Goddard Hall is the University's only Residential College for first-year students, located right on Washington Square Park--literally steps away from three different dining halls, Bobst Library, most classrooms, and the Kimmel Student Center. We probably don't need to add that we're at the crossroads of NYC's liveliest neighborhoods: Greenwich Village, SoHo, the East Village, and the Lower East Side!
The Residential College at Goddard is organized around the vital theme of citizen engagement--think volunteering, social entrepreneurship, civic spirit, and the like. That commitment manifests itself in dozens of opportunities, from group conversations about big local and national issues (the 'Arab Spring' uprisings, for example) to service-learning trips across NYC and to places as far away as New Orleans, where 35 of us spent spring break on a "green build" volunteer trip in the Katrina-devastated Lower Ninth Ward.
Our 200 students (we're the smallest first-year residence hall, permitting a closely-knit community) affiliate with one of six themed "streams," which range from social issues like environmentalism or "Poverty & Affluence" to affinity-based streams devoted to "Writing New York" or "All the World's a Stage" (for you budding actors, writers, directors, dancers, and producers). In each stream, NYU faculty experts organize dozens of events like free Broadway shows, talks by visiting notables, and behind-the-scenes tours of NYC institutions like the UN, Stock Exchange, Metropolitan Opera, and on-line 'zines just now coming into existence.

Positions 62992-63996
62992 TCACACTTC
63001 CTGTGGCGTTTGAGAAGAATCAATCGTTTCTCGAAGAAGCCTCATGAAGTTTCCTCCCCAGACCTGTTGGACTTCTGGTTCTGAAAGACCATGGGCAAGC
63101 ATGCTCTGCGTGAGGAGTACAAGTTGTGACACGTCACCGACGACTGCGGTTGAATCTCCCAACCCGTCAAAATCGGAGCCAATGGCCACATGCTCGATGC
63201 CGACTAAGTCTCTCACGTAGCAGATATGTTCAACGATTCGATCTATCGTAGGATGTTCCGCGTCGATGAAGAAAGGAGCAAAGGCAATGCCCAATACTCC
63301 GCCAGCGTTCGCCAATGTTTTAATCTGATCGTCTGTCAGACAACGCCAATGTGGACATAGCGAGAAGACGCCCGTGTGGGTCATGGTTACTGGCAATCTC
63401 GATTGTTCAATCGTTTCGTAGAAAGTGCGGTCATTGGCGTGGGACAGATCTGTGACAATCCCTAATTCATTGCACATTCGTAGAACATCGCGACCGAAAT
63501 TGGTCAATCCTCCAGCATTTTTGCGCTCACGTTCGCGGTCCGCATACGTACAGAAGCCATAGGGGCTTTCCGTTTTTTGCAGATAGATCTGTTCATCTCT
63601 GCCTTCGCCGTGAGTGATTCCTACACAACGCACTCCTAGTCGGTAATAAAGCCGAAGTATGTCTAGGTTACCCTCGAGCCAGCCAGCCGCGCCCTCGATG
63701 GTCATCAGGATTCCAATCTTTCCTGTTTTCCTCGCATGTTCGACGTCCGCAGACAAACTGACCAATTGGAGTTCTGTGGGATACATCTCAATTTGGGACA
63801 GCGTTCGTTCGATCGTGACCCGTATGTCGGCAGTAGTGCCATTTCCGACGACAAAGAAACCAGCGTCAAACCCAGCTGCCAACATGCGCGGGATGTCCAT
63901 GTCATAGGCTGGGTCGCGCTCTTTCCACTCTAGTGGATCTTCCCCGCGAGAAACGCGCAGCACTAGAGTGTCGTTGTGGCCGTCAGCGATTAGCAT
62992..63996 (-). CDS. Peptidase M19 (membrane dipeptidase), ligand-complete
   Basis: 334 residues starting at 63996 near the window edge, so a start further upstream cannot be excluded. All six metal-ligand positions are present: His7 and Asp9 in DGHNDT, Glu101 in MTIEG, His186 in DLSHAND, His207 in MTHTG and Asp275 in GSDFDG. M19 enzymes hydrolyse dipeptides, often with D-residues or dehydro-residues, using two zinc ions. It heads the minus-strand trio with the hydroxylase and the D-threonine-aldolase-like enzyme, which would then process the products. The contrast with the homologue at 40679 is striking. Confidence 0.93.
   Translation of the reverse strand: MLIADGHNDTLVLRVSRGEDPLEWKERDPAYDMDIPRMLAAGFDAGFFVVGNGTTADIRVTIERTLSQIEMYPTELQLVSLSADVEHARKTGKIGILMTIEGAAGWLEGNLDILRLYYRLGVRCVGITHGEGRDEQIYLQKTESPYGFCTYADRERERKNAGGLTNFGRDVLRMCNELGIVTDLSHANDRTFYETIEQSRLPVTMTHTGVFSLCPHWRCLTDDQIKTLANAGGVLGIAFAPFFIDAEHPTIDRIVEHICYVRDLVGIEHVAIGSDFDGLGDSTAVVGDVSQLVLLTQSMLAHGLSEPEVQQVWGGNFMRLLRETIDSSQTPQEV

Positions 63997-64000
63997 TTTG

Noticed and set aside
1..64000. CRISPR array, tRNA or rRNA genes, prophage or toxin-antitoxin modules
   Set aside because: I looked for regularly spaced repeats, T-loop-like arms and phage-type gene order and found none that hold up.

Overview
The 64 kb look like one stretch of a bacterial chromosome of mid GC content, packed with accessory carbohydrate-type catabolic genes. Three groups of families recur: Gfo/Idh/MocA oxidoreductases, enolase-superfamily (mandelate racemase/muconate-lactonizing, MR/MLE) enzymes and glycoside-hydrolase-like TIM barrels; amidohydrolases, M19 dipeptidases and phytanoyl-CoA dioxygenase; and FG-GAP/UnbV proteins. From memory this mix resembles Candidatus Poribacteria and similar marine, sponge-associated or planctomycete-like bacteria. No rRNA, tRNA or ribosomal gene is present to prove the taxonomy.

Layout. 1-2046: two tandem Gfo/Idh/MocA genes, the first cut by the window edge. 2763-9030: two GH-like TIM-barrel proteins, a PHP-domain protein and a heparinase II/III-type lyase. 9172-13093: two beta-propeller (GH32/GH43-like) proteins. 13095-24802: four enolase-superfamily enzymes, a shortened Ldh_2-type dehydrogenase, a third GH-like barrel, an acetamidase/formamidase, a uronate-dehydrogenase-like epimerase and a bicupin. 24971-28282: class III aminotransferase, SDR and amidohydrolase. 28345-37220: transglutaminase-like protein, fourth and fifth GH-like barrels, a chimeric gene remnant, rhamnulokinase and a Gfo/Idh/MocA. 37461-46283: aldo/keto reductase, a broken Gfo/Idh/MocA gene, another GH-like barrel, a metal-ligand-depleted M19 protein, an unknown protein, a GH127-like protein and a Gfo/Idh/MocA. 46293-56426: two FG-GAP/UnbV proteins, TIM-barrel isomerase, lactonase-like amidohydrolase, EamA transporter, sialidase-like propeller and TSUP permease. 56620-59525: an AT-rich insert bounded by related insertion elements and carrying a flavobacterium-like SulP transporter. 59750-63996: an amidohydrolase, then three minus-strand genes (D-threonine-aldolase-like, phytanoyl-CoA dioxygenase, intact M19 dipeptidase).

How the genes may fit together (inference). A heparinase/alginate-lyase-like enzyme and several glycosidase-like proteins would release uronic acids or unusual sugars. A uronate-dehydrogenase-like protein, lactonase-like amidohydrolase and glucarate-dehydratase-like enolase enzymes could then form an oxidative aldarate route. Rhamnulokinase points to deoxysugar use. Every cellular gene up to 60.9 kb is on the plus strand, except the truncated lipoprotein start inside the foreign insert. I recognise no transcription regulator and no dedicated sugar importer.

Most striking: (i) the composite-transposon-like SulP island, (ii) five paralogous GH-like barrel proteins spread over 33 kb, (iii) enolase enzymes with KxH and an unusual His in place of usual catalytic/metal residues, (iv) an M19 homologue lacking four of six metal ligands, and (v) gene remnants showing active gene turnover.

*All the World's a Stage
This stream is for students who want more than just tourist-trap, commercial musicals. The goal of ATWAS is to turn students into theater omnivores – adventurous audience members willing to see, understand and enjoy the full variety of performances that exist in the Theater Capital of the world. We'll see everything: Broadway, Off-Broadway, Off-Off-Broadway; new plays, revivals, adaptations, musicals; operas, modern dances, improvised comedies, filmed performances, performative restaurants, burlesques, competitive poetry slams, drag shows, hipster storytellers, avant-garde art installations; we'll even throw in some sports, probably a roller derby. Theater, dance or film training isn't required; but a desire to expand your idea of performance – of what it can be, where it can take place, and how it can bleed into your everyday life – is.